To a really simple but effective horror/thriller idea. Much like the episode “The National Anthem” (where an internet troll manipulates the main character into doing awful things) this episode plays on the now well-established fear that our own technology is being used to spy on us and leak sensitive information. Kenny, portrayed by Alex Lawther, is caught in a compromising position via his webcam, and is subsequently blackmailed into things like armed robbery, by internet trolls. We won’t spoil the ending, it’s a doozy, but the darker side of surveillance culture certainly shows itself.

#5: “The Waldo Moment” (2013)

Following the 2016 US election and subsequent scandals, some might argue that some aspects of this episode have already happened. Waldo, an animated bear from a late night comedy show, runs for office in a local election to boost his show’s popularity. Quickly, his abrasive, antagonistic attitude towards prominent politicians and his outrageous behaviour makes him a hit with voters, which draws the attention of a sinister group wanting to turn Waldo into a face for global branding. Clearly some comparisons might be made with a certain President Trump, but the overall message goes further still - warning against global politics becoming a garish circus.

#4: “The Entire History Of You” (2011)

This one could be extremely useful, particularly for recording valuable information that might be forgotten. But, it’s also certain to end a fair few relationships. In “The Entire History of You”, people have the ability to record their memories and play them back like a movie. Unfortunately for Liam, played by Toby Kebbell, after watching too many memories, he suspects that his child might not be his, kickstarting a downward and increasingly paranoid spiral. People are already recording and displaying their lives on the internet, just spend 30 seconds on Instagram, so it could be just a small step before the technology becomes smaller, easier to use and even more thorough. For better, or worse.

#3: “Playtest” (2016)

Brooker has experimented with VR ideas in other episodes like “USS Callister”, “Crocodile” and “San Junipero”, but it’s this episode that feels most believable. “Playtest” sees Cooper experiencing an augmented reality video game that takes place in his mind, but with sinister results. Things like “Pokemon Go” already allow us to experience augmented reality, whilst VR games have increased in popularity in recent years... Now we just need to combine the two and merge the human brain itself into the technology and voila, a new gaming phenomenon... or, as this episode seems to suggest, a neverending nightmare.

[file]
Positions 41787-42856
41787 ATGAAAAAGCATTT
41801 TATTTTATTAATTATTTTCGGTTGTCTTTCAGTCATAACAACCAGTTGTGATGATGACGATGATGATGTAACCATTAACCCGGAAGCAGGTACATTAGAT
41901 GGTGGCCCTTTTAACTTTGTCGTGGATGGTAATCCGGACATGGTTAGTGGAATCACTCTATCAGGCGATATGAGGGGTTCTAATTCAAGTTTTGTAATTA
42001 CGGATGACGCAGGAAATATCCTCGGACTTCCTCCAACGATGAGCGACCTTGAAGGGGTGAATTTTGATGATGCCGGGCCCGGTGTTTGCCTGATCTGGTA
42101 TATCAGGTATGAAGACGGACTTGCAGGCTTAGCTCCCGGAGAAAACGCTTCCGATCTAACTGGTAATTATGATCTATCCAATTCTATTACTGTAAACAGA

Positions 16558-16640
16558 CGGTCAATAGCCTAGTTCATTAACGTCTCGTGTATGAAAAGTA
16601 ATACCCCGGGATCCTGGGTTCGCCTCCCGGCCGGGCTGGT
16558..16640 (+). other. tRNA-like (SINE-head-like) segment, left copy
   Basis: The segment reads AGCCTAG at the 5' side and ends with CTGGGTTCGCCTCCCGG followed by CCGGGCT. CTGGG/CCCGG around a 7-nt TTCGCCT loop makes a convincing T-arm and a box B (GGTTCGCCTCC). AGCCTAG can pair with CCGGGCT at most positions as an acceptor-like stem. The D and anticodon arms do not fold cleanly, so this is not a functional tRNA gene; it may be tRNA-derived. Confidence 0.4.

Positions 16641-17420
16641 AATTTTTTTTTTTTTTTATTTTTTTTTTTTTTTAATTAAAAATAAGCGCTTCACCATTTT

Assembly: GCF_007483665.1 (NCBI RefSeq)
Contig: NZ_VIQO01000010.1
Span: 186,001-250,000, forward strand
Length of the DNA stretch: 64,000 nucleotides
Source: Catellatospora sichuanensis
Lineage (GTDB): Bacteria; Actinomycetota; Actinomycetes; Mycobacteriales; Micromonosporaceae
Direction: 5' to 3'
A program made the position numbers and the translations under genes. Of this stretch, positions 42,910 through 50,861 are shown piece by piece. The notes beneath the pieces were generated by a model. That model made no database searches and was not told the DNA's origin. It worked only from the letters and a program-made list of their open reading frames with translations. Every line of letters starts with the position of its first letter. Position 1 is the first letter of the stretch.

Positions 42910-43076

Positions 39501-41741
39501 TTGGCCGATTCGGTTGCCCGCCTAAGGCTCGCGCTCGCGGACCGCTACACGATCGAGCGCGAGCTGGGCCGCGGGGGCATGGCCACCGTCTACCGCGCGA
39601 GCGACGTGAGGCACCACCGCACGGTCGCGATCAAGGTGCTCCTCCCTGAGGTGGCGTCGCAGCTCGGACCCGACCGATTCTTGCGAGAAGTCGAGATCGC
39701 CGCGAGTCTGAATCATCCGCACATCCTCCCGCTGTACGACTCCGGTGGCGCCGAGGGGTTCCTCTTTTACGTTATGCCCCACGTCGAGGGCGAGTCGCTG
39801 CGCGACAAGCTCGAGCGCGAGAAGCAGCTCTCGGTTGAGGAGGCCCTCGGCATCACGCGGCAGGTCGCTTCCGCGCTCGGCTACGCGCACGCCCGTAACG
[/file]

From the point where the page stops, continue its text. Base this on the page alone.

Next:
#2: “Arkangel” (2017)

It’s that augmented reality again. Only this time, it’s been expertly - if creepily - implemented into a child security device. The Arkangel Child Monitoring System allows a mother to not only track her daughter, but also actively censor anything she deems unsuitable for children - blood, violence or drugs for example. Who’s to say whether this would stunt us all emotionally? Or how easy it would be to become free of it? And in this episode, the device’s very existence becomes more and more problematic as the daughter grows up. What with fitness trackers capturing our biometric data and phones allegedly already being tracked... real-time censorship like this feels not too far away.

#1: “Nosedive” (2016)

We finish with an episode which already feels depressingly real - even now. In “Nosedive”, Bryce Dallas Howard’s Lacie lives in a world where your socioeconomic status is solely determined by how highly other people rate you. And it’s clear to see what a bad idea it really is. Unfolding amidst a Big Brother state where everyone watches and is at each other’s mercy, you spend the entire episode willing Lacie to break free - but fearing that she never will. And back in the real world, it feels only a matter of time before this superficial dystopia of insincerity becomes a disturbing, everyday truth.